Exodus 20:5  Thou shalt not bow down thyself to them, nor serve them: for I the LORD thy God am a jealous God, visiting the iniquity of the fathers upon the children unto the third and fourth generation of them that hate me;
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Psalm 51:17
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« Reply #30 on: June 14, 2014, 11:42:14 am »

http://news.yahoo.com/religious-freedom-not-serve-jews-131600509--politics.html
‘Religious Freedom’ Not to Serve Jews?
6/14/14

“I don’t think about—things I don’t think about.” So said William Jennings Bryan, the lawyer arguing against evolution, at the infamous Scopes “monkey trial.” The question was about Cain’s wife; the answer was about willful ignorance.

The same philosophy was on display this week in Congress, when Mat Staver of the U.S. Liberty Counsel—which, like its better-known cousin the Alliance Defending Freedom, works in courts and legislatures to carve out religious exemptions to anti-discrimination laws—struggled to distinguish between a wedding photographer turning away gay customers and one turning away black or Jewish ones.

“I think that’s fundamentally different,” Staver said, when asked by Rep. Jerrold Nadler (D-NY), who is Jewish. Why? Because “she’s not saying ‘I don’t want to go to a wedding where there are people who are gay or lesbian.’ She’s saying she doesn’t want to photograph a celebration of same-sex unions.”

Ah, so as long as gay people marry people of the opposite sex, they’re perfectly welcome.  Just not when they get gay-married.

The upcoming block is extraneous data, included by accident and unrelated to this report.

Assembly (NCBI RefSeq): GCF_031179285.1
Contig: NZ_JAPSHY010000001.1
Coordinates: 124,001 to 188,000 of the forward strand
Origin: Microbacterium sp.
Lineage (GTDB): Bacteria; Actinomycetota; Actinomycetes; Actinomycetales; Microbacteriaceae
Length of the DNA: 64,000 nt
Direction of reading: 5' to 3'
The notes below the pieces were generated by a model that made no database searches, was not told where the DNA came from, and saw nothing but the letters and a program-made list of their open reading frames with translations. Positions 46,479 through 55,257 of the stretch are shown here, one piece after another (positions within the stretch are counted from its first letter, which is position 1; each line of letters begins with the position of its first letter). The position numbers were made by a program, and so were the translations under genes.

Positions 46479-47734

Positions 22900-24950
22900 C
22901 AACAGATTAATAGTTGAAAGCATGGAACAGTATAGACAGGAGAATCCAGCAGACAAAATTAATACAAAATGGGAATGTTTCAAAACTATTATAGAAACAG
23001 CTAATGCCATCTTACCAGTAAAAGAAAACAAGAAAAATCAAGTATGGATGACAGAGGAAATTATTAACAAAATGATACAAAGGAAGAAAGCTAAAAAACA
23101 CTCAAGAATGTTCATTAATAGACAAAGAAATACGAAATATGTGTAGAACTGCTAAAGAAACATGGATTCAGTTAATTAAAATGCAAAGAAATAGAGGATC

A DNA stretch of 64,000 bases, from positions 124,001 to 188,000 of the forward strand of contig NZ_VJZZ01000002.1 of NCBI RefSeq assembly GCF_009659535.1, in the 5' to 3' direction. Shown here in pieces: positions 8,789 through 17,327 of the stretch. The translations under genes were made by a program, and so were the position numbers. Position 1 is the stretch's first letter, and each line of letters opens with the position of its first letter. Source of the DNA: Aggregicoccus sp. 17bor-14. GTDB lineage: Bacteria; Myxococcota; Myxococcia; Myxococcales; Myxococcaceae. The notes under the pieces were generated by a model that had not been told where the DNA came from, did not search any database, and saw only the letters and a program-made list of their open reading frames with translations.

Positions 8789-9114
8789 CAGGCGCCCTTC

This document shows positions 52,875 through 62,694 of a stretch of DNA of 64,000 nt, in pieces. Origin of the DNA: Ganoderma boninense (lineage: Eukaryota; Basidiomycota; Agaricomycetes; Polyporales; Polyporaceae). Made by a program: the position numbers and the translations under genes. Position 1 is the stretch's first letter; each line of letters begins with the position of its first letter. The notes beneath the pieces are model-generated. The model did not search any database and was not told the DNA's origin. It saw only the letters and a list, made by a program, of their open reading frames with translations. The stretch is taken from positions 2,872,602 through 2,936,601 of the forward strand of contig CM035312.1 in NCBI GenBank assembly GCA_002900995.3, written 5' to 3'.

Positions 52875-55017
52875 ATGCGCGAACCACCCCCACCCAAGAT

Congressman Nadler didn’t buy it. He changed his hypothetical. “Well, what about a celebration of black unions? Suppose I don’t think black people should get married—that’s my religion. Is it an imposition on my religious freedom for the government to say I can’t discriminate?” In other words: not just black people getting married, but people getting black-married.

“I think it’s fundamentally different, and I don’t think that’s the issue in that case,” Staver said without explaining why.

Nadler, knowing he had him, said, “So suppose a photographer had a religious belief that she shouldn’t photograph a Jewish wedding?”

“I think it would be something she wouldn’t object to.”

But what if she did, Nadler pressed.

“She would have an issue there—a violation potential in that case.”

Bingo. What LGBT activists have been saying for years—that discrimination is discrimination—has finally been admitted. Protecting Jews from anti-Semitism is a “violation potential” of the anti-Semite’s religious freedom. The Liberty Counsel said Uncle.

The Nadler-Staver battle (Nadler 1, Staver 0) was eerily similar to a hilarious but little-reported exchange in Houston last month between City Councilwoman Ellen Cohen and the aptly-named Paster Betty Riggle of Grace Community Church.

Like Nadler, Cohen—who is also Jewish—substituted “Jewish” for “gay” and watched Riggle wriggle. The judge asked: “If somebody owns a store …. and I come in as a woman, or a senior, or a person of the Jewish faith … they have a right to refuse me business, is that what you’re saying?”